The Fukushima Daiichi Nuclear Power Plant is a disabled nuclear power plant located on a 3.5-square-kilometre (860-acre) site in the towns of Ōkuma and Futaba in the Fukushima Prefecture, Japan. The plant suffered major damage from the magnitude 9.0 earthquake and tsunami that hit Japan on March 11, 2011. The chain of events caused a nuclear meltdown, radiation leaks, and permanently damaged several reactors making them impossible to restart. By political decision, the remaining reactors will not be restarted.
First commissioned in 1971, the plant consists of six boiling water reactors. These light water reactors drove electrical generators with a combined power of 4.7 GWe, making Fukushima Daiichi one of the 15 largest nuclear power stations in the world. Fukushima was the first nuclear plant to be designed, constructed and run in conjunction with General Electric, Boise Cascade and Tokyo Electric Power Company (TEPCO)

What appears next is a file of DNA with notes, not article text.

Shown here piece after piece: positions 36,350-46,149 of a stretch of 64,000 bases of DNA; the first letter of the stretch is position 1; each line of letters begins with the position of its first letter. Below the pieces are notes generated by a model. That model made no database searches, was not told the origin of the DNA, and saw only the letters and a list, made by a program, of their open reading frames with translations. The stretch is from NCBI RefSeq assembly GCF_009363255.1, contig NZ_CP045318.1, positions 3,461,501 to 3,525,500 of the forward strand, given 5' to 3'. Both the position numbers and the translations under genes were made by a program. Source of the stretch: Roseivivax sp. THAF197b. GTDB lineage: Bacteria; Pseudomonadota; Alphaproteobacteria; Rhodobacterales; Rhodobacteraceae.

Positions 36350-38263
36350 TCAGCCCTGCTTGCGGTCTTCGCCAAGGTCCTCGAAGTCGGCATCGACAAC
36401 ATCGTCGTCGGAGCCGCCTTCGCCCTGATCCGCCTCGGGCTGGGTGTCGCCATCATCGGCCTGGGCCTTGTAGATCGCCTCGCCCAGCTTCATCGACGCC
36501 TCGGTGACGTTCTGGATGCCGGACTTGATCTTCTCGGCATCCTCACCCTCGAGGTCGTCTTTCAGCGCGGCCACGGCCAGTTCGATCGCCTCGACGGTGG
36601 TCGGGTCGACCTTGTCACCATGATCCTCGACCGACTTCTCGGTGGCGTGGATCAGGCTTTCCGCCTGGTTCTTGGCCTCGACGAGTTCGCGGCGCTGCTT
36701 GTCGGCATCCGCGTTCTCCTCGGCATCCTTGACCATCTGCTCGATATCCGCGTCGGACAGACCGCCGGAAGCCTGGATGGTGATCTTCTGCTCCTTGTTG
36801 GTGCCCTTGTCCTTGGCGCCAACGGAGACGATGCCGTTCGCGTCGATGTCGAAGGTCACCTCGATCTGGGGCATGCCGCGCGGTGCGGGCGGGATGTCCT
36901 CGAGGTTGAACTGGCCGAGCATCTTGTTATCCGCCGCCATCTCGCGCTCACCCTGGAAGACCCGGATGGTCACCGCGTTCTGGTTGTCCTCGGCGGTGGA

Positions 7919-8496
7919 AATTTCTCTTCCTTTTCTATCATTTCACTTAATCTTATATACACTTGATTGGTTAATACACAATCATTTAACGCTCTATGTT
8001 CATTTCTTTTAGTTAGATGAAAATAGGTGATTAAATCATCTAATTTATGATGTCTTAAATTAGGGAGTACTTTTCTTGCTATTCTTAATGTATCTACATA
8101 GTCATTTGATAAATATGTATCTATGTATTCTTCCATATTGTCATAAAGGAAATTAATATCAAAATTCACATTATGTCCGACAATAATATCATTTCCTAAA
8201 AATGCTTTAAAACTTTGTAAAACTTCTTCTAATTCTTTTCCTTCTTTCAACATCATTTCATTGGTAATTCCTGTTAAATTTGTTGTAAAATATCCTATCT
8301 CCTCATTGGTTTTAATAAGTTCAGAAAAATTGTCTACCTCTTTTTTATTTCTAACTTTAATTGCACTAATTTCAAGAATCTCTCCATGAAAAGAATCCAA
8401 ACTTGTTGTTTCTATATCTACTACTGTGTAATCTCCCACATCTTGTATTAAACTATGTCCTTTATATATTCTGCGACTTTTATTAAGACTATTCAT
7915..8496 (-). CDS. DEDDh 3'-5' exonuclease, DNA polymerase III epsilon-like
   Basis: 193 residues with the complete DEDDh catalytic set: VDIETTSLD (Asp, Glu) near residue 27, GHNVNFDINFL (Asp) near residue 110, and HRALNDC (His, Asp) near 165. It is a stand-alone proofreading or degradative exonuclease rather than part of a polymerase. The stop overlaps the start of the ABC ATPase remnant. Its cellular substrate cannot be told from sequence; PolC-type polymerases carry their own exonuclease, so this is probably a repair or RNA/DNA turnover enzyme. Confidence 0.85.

The March 2011 disaster disabled the reactor cooling systems, leading to releases of radioactivity and triggering a 30 km evacuation zone surrounding the plant; the releases continue to this day. On April 20, 2011, the Japanese authorities declared the 20 km evacuation zone a no-go area which may only be entered under government supervision.
In April 2012, Units 1-4 were decommissioned. Units 2-4 were decommissioned on April 19, while Unit 1 was the last of these four units to be decommissioned on April 20 at midnight. In December 2013 TEPCO decided none of the undamaged units will reopen.
The sister nuclear plant Fukushima II ("number two"), 12 km (7.5 mi) to the south, is also run by TEPCO. It did not suffer a serious accident during the tsunami and did shut down controlled.
Fukushima Daiichi Links
WNA Report - Detailed report of the incident at Fukushima Daiichi.